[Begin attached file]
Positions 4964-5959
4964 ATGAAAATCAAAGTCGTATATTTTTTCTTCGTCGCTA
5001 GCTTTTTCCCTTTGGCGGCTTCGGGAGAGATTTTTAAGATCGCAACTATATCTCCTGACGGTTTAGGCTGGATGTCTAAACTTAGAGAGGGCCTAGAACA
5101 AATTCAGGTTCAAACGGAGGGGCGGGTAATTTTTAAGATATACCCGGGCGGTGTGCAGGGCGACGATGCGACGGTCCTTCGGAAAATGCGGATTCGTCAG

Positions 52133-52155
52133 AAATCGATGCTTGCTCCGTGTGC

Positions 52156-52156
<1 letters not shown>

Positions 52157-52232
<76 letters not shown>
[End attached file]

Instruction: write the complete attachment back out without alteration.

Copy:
Positions 4964-5959
4964 ATGAAAATCAAAGTCGTATATTTTTTCTTCGTCGCTA
5001 GCTTTTTCCCTTTGGCGGCTTCGGGAGAGATTTTTAAGATCGCAACTATATCTCCTGACGGTTTAGGCTGGATGTCTAAACTTAGAGAGGGCCTAGAACA
5101 AATTCAGGTTCAAACGGAGGGGCGGGTAATTTTTAAGATATACCCGGGCGGTGTGCAGGGCGACGATGCGACGGTCCTTCGGAAAATGCGGATTCGTCAG

Positions 52133-52155
52133 AAATCGATGCTTGCTCCGTGTGC

Positions 52156-52156
<1 letters not shown>

Positions 52157-52232
<76 letters not shown>